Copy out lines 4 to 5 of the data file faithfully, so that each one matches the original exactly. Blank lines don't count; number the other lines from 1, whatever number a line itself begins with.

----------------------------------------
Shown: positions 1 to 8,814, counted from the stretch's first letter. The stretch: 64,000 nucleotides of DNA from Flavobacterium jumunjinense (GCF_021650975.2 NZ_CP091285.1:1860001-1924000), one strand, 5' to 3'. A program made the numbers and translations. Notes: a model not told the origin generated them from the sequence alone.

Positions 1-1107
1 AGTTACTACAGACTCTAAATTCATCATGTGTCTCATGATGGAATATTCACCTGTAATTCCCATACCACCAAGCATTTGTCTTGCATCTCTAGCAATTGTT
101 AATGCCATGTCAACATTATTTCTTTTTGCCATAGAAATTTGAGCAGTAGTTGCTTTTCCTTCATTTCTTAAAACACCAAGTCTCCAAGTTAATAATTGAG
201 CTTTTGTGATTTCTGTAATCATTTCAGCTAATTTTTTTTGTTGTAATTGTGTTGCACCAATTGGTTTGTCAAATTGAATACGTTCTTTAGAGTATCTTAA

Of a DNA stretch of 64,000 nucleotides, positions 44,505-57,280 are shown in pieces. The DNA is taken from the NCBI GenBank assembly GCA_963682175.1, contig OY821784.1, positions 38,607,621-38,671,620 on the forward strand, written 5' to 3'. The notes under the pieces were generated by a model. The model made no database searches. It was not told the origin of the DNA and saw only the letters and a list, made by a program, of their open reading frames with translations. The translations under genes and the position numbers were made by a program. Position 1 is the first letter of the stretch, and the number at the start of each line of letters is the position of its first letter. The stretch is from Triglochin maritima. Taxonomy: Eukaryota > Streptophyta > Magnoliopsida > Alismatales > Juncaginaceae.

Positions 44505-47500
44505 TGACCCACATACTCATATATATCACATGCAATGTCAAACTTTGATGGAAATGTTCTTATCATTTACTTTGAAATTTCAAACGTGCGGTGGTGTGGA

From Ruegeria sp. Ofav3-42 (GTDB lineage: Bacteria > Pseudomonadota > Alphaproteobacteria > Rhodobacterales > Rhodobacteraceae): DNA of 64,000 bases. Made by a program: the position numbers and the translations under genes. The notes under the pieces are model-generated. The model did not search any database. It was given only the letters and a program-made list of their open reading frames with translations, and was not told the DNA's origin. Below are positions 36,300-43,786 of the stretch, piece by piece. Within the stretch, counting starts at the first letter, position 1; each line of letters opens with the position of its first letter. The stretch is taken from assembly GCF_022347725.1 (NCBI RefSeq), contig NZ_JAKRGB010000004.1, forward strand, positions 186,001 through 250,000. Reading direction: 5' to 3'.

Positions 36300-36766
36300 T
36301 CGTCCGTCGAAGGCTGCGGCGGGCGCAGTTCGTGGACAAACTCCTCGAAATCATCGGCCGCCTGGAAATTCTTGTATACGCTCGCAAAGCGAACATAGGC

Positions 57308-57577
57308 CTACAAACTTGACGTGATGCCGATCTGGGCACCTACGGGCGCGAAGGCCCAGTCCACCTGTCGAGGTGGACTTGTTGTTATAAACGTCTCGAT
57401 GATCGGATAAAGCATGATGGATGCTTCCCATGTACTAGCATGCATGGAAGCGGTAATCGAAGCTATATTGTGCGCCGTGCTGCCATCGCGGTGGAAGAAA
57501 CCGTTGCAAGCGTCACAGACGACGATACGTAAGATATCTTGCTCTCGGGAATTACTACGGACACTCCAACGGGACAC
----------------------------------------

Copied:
101 AATGCCATGTCAACATTATTTCTTTTTGCCATAGAAATTTGAGCAGTAGTTGCTTTTCCTTCATTTCTTAAAACACCAAGTCTCCAAGTTAATAATTGAG
201 CTTTTGTGATTTCTGTAATCATTTCAGCTAATTTTTTTTGTTGTAATTGTGTTGCACCAATTGGTTTGTCAAATTGAATACGTTCTTTAGAGTATCTTAA